S2 Appendix. Characteristics and effect sizes of all studies.
S3 Appendix. Coding frame for methodological and theoretical moderators.
S4 Appendix. Statistical differences between self and other decisions.
This work was supported by the Economic and Social Research Council (grant number ES/J500100/1], an ESRC post-graduate studentship to Eleonore Batteux.
- 1. Vieider FM, Villegas-Palacio C, Martinsson P, Mejía M. Risk taking for oneself and others: A structural model approach. Econ Inq. 2016;54(2):879–94.
- 2. Andersson O, Holm HJ, Tyran J-R, Wengström E. Deciding for Others Reduces Loss Aversion. Manage Sci. 2014;2461(13):0–38.
- 3. Tunney R, Ziegler F. Toward a Psychology of Surrogate Decision-Making. Perspect Psychol Sci. 2015;10(6):880–5. pmid:26581742
- 4. Whittaker A, Taylor B. Understanding Risk in Social Work. J Soc Work Pract (Internet]. 2017;31(4):375–8. Available from: http://search.ebscohost.com/login.aspx?direct=true&db=cin20&AN=126603362&site=ehost-live
- 5. Slovic P, Weinstein MS, Lichtenstein S. Sex differences in the risks a person selects for himself and the risks he selects for someone else. Res Bull. 1967;7(10).
- 6. Teger Kogan. The effect of a reciprocal decision rule on decisions for another person. Proc 79th Annu Conv Am Psychol Assoc. 1971;6.
- 7. Zaleska M, Kogan N. Level of Risk Selected by Individuals and Groups When Deciding for Self and for Others. Sociometry. 1971;34(2):198–213.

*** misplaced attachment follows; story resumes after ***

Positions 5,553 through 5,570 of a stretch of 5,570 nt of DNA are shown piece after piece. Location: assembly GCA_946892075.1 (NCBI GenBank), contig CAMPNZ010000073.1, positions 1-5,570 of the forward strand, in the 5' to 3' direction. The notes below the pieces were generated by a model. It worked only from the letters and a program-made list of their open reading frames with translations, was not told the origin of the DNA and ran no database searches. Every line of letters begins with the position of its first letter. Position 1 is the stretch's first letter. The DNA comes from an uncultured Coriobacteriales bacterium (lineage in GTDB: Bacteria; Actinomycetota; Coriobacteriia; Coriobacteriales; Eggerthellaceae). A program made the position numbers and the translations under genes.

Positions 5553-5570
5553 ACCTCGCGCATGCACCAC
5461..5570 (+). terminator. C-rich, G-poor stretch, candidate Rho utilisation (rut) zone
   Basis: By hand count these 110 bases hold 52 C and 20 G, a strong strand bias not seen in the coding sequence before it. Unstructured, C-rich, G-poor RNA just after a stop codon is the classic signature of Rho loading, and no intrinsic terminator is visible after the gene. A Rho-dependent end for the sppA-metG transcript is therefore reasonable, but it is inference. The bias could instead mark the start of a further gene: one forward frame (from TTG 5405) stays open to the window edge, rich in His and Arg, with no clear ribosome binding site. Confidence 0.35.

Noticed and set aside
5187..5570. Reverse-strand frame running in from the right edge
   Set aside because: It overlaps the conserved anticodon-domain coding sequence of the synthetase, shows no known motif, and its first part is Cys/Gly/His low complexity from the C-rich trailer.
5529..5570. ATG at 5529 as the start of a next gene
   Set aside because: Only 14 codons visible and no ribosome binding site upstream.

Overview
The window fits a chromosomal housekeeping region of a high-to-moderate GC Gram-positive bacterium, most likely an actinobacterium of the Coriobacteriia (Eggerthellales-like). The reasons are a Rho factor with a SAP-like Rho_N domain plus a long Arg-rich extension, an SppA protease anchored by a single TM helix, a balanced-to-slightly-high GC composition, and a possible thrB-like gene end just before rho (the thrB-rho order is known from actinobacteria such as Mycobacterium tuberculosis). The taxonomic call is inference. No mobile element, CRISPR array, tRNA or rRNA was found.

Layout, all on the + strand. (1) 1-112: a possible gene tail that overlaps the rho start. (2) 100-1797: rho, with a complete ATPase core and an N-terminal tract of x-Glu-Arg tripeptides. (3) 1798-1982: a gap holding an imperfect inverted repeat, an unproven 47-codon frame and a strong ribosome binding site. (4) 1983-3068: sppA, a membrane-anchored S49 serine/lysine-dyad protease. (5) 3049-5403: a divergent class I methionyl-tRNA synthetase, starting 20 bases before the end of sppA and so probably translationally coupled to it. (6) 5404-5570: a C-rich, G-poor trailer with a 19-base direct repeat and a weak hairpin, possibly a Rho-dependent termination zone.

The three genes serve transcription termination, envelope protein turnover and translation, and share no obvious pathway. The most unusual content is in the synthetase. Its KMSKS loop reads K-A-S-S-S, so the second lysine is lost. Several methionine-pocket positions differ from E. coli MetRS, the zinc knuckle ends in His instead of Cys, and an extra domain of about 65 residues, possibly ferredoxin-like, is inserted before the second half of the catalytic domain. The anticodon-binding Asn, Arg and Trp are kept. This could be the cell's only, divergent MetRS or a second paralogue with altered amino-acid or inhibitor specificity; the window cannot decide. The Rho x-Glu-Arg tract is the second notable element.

- 8. Andersson O, Holm HJ, Tyran J-R, Wengström E. Risking Other People’s Money: Experimental Evidence on Bonus Schemes, Competition, and Altruism. IFN Work Pap. 2013;(989):1–49.
- 9. Eriksen KW, Kvaløy O, Luzuriaga M. Risk-taking on behalf of others. Work Pap (Internet]. 2017;(February). Available from: https://ideas.repec.org/p/ces/ceswps/_6378.html
- 10. Füllbrunn S, Luhan WJ. Am I my peer’s keeper? Social Responsibility in Financial Decision Making. Work Pap. 2015;
- 11. Lerner JS, Li Y, Valdesolo P, Kassam KS. Emotion and Decision Making. Annu Rev Psychol. 2015;66(1):799–823. Available from: http://www.annualreviews.org/doi/10.1146/annurev-psych-010213-115043
- 12. Loewenstein GF, Weber EU, Hsee CK, Welch N. Risks as Feelings. Vol. 127, Psychological Bulletin. 2001. p. 267–86. pmid:11316014
- 13. Ziegler F V, Tunney RJ. Who’s been framed? Framing effects are reduced in financial gambles made for others. BMC Psychol. 2015;3(1):9. Available from: http://www.pubmedcentral.nih.gov/articlerender.fcgi?artid=4387662&tool=pmcentrez&rendertype=abstract pmid:25870764
- 14. Shalowitz DI, Garrett-Mayer E, Wendler D. The accuracy of surrogate decision makers: a systematic review. ArchInternMed. 2006;166(0003–9926 (Print)):493–7.
- 15. Atanasov P. Risk preferences in choices for self and others: meta analysis and research directions. SSRN. 2015; Available from: https://papers.ssrn.com/sol3/papers.cfm?abstract_id=1682569
- 16. Polman E, Emich KJ. Decisions for others are more creative than decisions for the self. Personal Soc Psychol Bull. 2011;37(4):492–501.
- 17. Pronin E, Olivola CY, Kennedy K a. Doing Unto Future Selves As You Would Do Unto Others: Psychological Distance and Decision Making. Pspb. 2008;34(2):224–36. pmid:18156588
- 18. Ziegler F V., Tunney RJ. Decisions for Others Become Less Impulsive the Further Away They Are on the Family Tree. PLoS One. 2012;7(11):1–5.